Neighbours in Harlesden are demanding the council takes strong action over a developer which has damaged trees.
Oliver St James is building two private homes on a strip of land between Connaught Road, Acton Lane and Greenhill Park which is bordered by “a mini forest” of 15 trees, 10 of them protected.
The developer has been told to carry out “remedial measures” on damaged tree roots by the Brent Council. The council said it is writing to the company to “demand an explanation” and that it will consult with its legal team and make a decision about how to proceed once it has a response.
Elizabeth Blair Arata, who lives nearby, said: “The trees have been damaged and we cannot change that. We feel the council needs to take more concrete action.
“Whether the breach was intentional or due to professional negligence, the developer must be taken to task, ie prosecuted and fined for the significant damage done.”
Oliver St James director Kevin Sexton initially told the Times that “damage to any tree is a speculation”, but he has since said: “We were the ones who contacted the council and arranged for a tree specialist report to be carried out, which we then sent to the tree officer at the council.
“My understanding from the report is that the trees are not badly damaged and it’s only a few that may have had the roots touched and will all recover over time with monitoring which we are planning to do and keep under review.
“All the trees are around the surrounding perimeter of the two houses we are building so have no impact on the build so it is not in our interest to cause them any damage, we want to keep them all as they give privacy to the development.”
In 2016 a 16m sycamore tree was chopped down and Ms Arata said: “Three separate residents witnessed a professional company come in and take down this tree.
“A resident would not have had access to the site, nor been able to afford the cost of such a job.”
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Mr Sexton denied any suggestion that his company removed the tree, saying: “We have no evidence of who removed it and did this but it is most definitely not in our interest to have removed it and did not do so, we want all the trees to remain around the perimeter.”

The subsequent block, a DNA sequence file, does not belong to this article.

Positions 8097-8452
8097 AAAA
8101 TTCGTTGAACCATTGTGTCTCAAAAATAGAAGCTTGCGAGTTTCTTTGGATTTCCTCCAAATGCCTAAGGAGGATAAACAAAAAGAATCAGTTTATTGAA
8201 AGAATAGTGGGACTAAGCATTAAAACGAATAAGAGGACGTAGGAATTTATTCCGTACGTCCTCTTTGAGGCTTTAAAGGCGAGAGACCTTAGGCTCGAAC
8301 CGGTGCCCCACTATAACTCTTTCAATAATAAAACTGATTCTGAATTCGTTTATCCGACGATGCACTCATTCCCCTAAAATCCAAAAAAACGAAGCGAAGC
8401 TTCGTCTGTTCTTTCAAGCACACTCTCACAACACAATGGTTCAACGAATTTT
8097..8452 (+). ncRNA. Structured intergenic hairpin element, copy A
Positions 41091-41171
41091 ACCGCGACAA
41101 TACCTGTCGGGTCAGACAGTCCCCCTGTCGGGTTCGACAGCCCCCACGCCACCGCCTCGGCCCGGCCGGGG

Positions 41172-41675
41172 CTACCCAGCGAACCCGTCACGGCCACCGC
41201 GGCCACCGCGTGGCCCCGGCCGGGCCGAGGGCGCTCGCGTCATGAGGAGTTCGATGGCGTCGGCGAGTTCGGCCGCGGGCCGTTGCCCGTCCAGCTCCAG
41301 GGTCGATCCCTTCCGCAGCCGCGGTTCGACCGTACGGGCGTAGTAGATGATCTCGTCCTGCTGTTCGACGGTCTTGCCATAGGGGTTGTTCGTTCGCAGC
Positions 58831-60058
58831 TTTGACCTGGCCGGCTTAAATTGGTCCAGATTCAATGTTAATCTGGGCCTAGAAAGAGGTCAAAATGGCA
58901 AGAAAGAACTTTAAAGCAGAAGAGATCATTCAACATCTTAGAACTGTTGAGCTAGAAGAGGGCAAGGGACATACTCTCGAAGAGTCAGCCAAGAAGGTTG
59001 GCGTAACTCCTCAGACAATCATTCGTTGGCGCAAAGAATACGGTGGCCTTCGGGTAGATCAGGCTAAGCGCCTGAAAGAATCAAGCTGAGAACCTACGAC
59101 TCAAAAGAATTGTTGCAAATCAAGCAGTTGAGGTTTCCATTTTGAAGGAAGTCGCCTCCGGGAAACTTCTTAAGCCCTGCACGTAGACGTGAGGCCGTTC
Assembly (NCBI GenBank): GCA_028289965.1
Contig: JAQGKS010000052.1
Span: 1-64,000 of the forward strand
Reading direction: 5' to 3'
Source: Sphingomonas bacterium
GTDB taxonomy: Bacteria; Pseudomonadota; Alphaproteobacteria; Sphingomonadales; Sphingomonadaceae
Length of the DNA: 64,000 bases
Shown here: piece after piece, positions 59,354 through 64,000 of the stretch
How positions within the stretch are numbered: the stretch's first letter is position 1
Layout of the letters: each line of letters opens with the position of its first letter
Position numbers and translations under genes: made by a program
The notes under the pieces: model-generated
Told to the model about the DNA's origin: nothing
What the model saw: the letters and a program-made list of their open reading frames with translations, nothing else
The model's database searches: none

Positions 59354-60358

He also said that, despite claims by neighbours, neither the council nor the company “has come across any bats or hawk habitat in this area”.
“There were no historically reported habitats for bats or hawks to our knowledge,” he said.
A spokesperson for Brent Council said: “When planning permission was granted we put in place stringent conditions to protect the trees on this site.
“We were subsequently notified that the applicant had begun works without meeting these agreed conditions, damaging the roots of a number of trees.
“We take the protection of trees very seriously, especially those with preservation orders on them.
“We will be writing to those responsible to demand an explanation.
“It is a criminal offence to damage a tree which is under a preservation order. Once we have their statement, we will consult with our legal team and make a decision about how to proceed. In the meantime, we’ve ordered the developer to carry out remedial measures on the affected trees.”
Neighbour Zac Schwarz said: “The idea that a local developer has damaged iconic trees in a residential area just really upset me.
“It’s like having a mini forest in a little quiet bit of Harlesden, a bit of magic, and all different houses back on to them.
“Maybe it wasn’t intentionally done, maybe it wasn’t malice, if you’re doing building work near amazing trees you do not damage them in any way and if you do you have to pay the consequences.”
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